I’ve mentioned in a previous post already about the Canadian love affair with filter coffee. Virtually every food place I’ve been in had great tanks of the stuff, their beloved Bunn machines, where “medium” or “dark” blends are kept hot (and stale) in the equivalent of giant thermos flasks all day every day. My new employers have three such tanks of coffee. They also do a lot of award winning, excellent vegetarian food, and wonder of wonders, they have an espresso machine!

It’s a Rancilio Epoca 2 group, and it has not been well used. The vast majority of the place’s trade comes from the restaurant side of the business, and the next largest proportion is the filter coffee. Espresso barely gets a look in, and their machine was not well loved or cared for. This is through no fault of the staff nor the new business owners – it was simply that no one had ever been shown how to use the machine, or more importantly, how to clean and maintain it, and because it accounted for so little of their trade, it was never a priority. But now I am here. And it is my priority! So, I had it sent away for a repair and a service, which cost a rather painful amount of dollars, but the improvement is stupendous!

I honestly found it difficult to believe it was the same coffee going in to the machine. Regina, unfortunately, has really, really hard water. Most of the repair work done on the espresso machine was just unclogging it and removing all the limescale inside it. It now has a shiny tank again, and new water filters! The difference in the taste of the espresso, made with clean, softened water, with the right amount of pressure, at the right termperature and with no leaks was incredible! I even got approval from The Boss’s Italian Dad, who requested a Doppio Espresso – presumably to test me! 🙂

Next week I am going to do a bit of Staff Training and make baristas of them all. I am encouraged by the fact that some of the team actually seem genuinely interested, admit to drinking an unhealthy amount of coffee, and do prefer espresso to the filter coffee they serve up to the customers. This is a great start as it means they will know when they make it badly. I’ve always found it harder to train up non-coffee-drinkers for that very reason – they can’t tell when it’s good! Hopefully, when I have a crew of skilled baristas, the customers will notice and we can start weaning them off the tanks of filter coffee in favour of the good stuff too!

Part of the training is going to have to include cleaning and maintaining the machine though. They can’t do much about the pH of the water here, but they can learn to detect problems with the machine. Everything from changing the filters to backwashing and checking the group head seals, to the simplest thing: getting in to the habit of wiping the milk wand after EVERY use. I usually tell people, “you have to wipe your knob otherwise it won’t squirt properly!!”. Strangely, this tends to stick in their heads quite well…

Updates on progress to follow!!

 

 
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Posted by on April 28, 2012 in Uncategorized

 

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Plans for 2011

First of all, I hope my dear reader(s) had a good Christmas and happy new year to all!
Second, apologies for the state of this post. I am trying to type it on my phone, that is, my brand new nokia E90. I know that this phone is at least 3 years old now, but it is still the best phone Nokia have ever made and I love it, and darling hubby has bought me a new one for christmas to replace the one that died a nasty death last summer. We are currently driving back from Shrewsbury to Darlington, Miranda is wailing, i am bored but it is dark and I can barely see the keyboard to type, and WordPress Mobile in all its infinite wisdom has rendered the New Post screen a whole 4cm wide for no fathomable reason.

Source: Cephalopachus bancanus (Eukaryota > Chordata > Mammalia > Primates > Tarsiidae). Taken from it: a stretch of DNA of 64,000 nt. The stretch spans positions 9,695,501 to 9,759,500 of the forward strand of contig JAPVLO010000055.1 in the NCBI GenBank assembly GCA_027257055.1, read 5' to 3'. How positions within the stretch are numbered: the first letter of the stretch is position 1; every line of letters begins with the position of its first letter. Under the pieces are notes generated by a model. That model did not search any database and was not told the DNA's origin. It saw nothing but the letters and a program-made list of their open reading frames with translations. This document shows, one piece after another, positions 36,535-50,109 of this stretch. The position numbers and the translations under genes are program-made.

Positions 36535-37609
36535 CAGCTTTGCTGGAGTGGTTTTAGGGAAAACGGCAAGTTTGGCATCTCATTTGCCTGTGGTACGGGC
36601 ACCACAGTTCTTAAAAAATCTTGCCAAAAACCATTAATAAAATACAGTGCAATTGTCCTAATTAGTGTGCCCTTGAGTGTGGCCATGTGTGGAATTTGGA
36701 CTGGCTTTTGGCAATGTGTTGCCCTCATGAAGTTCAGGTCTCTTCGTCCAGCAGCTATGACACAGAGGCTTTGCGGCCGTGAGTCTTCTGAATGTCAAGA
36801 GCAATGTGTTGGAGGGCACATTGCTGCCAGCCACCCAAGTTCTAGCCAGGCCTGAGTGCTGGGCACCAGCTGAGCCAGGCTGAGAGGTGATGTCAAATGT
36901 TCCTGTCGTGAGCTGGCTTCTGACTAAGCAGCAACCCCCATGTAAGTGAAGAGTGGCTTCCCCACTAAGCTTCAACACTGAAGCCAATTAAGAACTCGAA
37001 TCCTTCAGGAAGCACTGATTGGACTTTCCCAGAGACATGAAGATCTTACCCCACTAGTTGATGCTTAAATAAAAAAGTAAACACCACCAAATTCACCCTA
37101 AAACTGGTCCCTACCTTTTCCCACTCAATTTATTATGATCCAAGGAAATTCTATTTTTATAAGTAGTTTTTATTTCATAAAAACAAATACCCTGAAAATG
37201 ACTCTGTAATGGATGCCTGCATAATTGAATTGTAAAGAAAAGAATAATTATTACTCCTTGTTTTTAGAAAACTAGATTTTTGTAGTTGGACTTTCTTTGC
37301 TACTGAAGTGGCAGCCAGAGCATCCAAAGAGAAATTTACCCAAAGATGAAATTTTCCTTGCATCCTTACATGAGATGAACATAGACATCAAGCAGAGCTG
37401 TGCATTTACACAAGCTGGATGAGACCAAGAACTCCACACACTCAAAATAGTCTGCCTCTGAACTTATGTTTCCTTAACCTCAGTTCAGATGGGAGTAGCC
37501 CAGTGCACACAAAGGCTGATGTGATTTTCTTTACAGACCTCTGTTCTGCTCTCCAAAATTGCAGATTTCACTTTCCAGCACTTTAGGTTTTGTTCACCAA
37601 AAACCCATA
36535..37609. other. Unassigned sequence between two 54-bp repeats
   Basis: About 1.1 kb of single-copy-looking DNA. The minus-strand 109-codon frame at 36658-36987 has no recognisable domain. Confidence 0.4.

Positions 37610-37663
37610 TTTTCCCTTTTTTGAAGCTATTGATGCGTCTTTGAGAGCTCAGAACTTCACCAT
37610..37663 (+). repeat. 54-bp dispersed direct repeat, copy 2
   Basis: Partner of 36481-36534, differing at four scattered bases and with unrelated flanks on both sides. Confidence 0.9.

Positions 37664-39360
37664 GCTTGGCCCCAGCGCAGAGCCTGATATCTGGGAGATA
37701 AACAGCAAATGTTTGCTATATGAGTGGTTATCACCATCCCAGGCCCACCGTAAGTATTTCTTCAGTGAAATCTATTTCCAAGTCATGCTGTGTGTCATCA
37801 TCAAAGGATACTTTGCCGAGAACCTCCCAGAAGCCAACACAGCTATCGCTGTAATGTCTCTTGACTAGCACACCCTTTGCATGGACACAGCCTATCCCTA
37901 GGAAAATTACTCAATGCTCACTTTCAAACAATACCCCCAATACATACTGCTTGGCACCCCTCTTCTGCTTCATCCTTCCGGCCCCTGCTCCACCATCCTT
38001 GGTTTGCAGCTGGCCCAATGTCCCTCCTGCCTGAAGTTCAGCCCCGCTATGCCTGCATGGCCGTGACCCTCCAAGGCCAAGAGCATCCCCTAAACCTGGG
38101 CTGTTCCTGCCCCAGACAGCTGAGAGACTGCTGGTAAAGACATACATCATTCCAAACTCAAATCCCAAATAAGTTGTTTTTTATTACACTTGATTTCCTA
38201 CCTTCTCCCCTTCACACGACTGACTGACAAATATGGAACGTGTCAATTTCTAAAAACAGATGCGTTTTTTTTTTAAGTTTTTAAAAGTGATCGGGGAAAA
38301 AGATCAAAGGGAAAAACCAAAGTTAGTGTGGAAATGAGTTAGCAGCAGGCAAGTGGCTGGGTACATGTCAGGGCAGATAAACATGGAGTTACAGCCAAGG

But i digress.

I had a nice message from Simon at Pollards coffee roasters, saying “2011 will be the year of Afternoon Tease”. It kinda has to be really, but also it should be the year I really become an actual doctor of coffee. This means finishing the thesis, which in turn, means a helluva lot of work over the next few months. Intense planning is required.

One possible plan for the thesis is to build up a reputation in Afternoon Tease for good coffee to the extent the Coffee Geeks or glitterati or whatever they should be named; the barista champions, and gourmets and so on start visiting from afar. I could run off a few copies of the thesis with a vanity publisher and try and flog them in the cafe – I’d just need some major geeks and/or academics to come in because I’m sure no one else would be remotely interested!

In this spirit of all good research, I have adapted Gwilym Davies’  (Flat-cap-wearing 2009 World Barista champion, part of the aforementioned coffee glitteratti) idea of the ‘Disloyalty card’ – encouraging people to try out other *good* coffee venues in London on his list, just to get people experiencing excellent coffee. Darlington, in my opinion, does not have enough good coffee venues for this to work here, so instead I am introducing a Coffee Adventurer card – to get people to try drinks they wouldn’t normally have. I am going to do a Tea one too. After the customer tries all the different drinks, they get their favourite free. A bit like Bingo!

I feel pretty strongly that the thesis should not be the be-all and end-all of this PhD. I have absorbed so much, often trivial, information about coffee that it seems a waste (geddit?) not to use this knowledge. Some is being employed in the day to day running of the cafe (embodied knowledge) but I want to expand on that. I think, with a bit more practice, I could do barista training in the cafe. (knowledge sharing?) I know a few people (who I’ve met through my research) who do very well out of teaching people how to make coffee… May need to improve my latte art though.